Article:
410 Terry Ave. N
Seattle, WA 98109
Attention: Jeff Bezos
Dear Mr. Bezos,
The creation of the ten billion dollar Bezos Earth Fund presents an opportunity to collaborate with existing clean tech companies and technologies in Canada’s energy sector to meaningfully impact environmental issues. I’m sure I’m one of thousands (millions?) of people that have an opinion on how the funds should be used, but hear me out, please.
I’m a Canadian who lives in the innovative, entrepreneurial province of Alberta, and I work in the oil and gas sector. Therefore, I hope you’ll consider granting some of this money to clean energy initiatives in Canada because we’re already working on solutions that have a real chance of making a tangible impact on our global environment.
We’re doing some amazing work up here. Did you know that in 2019 Calgary, Alberta ranked in the top 15 in the world for clean technology ecosystems by San Francisco-based Startup Genome? Two thirds of these clean tech companies identify the oil and gas and mining sectors as their primary customer. With about 80 percent of the world’s energy coming from fossil fuels, let’s face it, we still need them to run our modern economy. Even though there has been tremendous investment in renewables, and they’ve gained traction as a source of energy as a result, we still need fossil fuels for the foreseeable future.
Nothing has highlighted this more than the COVID-19 crisis. It reinforces the importance of the oil and gas sector’s ability to provide reliable, affordable energy to make the products we need to keep people alive, to transport those products, and to power them as required. If we eliminate all fossil fuel products imminently without an equivalent replacement, the impact will be more devastating than the virus.
Therefore, doesn’t it make sense to invest some of the funds into clean tech that helps the energy sector, particularly the sector in Alberta that is already a world leader in how it conducts its operations? If you invest in Alberta’s energy sector, the multinationals that also invest in Canada’s oil and gas industry may take those lessons and apply them to their operations around the world, resulting in reduced emissions globally. Your reach could be astonishing!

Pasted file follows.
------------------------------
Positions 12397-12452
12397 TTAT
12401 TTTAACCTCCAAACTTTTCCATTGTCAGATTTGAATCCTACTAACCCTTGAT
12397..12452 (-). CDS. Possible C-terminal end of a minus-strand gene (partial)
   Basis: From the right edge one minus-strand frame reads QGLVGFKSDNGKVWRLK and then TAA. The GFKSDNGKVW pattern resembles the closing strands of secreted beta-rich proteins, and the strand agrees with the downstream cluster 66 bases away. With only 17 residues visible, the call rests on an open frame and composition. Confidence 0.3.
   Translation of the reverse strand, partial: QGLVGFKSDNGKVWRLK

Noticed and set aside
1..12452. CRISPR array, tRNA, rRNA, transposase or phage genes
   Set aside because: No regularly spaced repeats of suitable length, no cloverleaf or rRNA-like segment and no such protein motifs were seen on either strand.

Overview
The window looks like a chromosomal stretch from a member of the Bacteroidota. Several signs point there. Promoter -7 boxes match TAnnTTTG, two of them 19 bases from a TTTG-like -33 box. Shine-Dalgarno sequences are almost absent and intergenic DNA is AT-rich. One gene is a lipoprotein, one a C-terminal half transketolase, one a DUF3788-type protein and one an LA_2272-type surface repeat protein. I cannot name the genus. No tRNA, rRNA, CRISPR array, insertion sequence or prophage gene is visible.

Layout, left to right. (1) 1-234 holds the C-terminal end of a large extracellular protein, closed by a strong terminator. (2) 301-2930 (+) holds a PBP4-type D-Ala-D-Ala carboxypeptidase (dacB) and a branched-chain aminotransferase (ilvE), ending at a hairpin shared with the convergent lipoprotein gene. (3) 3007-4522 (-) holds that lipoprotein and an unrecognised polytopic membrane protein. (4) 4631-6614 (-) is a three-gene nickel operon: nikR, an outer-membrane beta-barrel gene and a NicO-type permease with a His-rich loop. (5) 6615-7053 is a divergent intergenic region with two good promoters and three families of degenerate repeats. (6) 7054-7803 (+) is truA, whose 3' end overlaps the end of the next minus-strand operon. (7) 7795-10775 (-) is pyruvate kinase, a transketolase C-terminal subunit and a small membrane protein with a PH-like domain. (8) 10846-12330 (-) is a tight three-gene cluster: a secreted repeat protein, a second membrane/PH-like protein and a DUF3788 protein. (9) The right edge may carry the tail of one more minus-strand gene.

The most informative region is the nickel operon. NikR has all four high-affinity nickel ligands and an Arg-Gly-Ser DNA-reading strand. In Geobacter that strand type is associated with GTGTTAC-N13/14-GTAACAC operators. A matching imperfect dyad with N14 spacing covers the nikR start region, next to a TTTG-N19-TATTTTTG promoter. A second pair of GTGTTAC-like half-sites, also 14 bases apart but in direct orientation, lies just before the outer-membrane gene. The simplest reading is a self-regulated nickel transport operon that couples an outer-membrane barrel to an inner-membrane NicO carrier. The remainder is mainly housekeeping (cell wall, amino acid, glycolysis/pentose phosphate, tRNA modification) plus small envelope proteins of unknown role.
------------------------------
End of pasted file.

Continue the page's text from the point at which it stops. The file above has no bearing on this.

Please don’t believe the messaging you hear about Alberta’s oil and gas sector. We aren’t out to destroy the planet. Quite the opposite. We’ve been working in the clean tech space for at least 20 years. We’ve invested billions into technology that helps the planet. In addition to the Alberta Clean Technology Industry Alliance (ACTia), we have organizations such as the industry-lead Clean Resource Innovation Network (CRIN) whose vision is to ensure “Canada is the Global Leader in Producing Clean Hydrocarbon Energy from Source to End Use.”
Here are a few examples of Alberta-based clean tech companies and their impressive accomplishments:
- Carbon Upcycling Technologies’ technology absorbs CO2 and turns it into inorganic solids that can be used in a variety of applications.
- Calgary-based micro-CO2 capture and utilization company CleanO2 turns CO2 into usable products such as soap.
- Eight of Canada’s 18 carbon capture, utilization and sequestration (CCUS) startups have roots in Alberta, including Carbon Engineering, Quantiam Technologies, HTC Systems, CTCNT and Industrial Climate Solutions.
- Upstream methane solution provider Questor Technology is able to generate electricity from waste heat and is moving to become a clean tech-focused emissions data company. In 2019 they placed on The Globe and Mail’s Canada’s 500 Top Growing Companies.
- Geothermal technology developers Eavor Technologies, Borealis Geopower, DEEP Corporation, and Terrapin Geothermics each achieved significant commercial milestones in 2018-2019 leveraging knowledge gained via Alberta’s oil and gas sector.
This chart is from ACTia’s Alberta Clean Technology Sector 2019 Report
Used wisely, the Bezos Earth Fund could be an amazingly positive global initiative. Alternatively, if used for political manipulation purposes by funding anti-development activists, this money could have catastrophic consequences for the planet and humankind.
I hope you will seriously consider Alberta, Canada when deciding which initiatives to invest portions of the Fund. Together, we can make meaningful, impactful global change.
Want to hear more of Deidra’s opinions? You can follow her on LinkedIn, Facebook, and Twitter.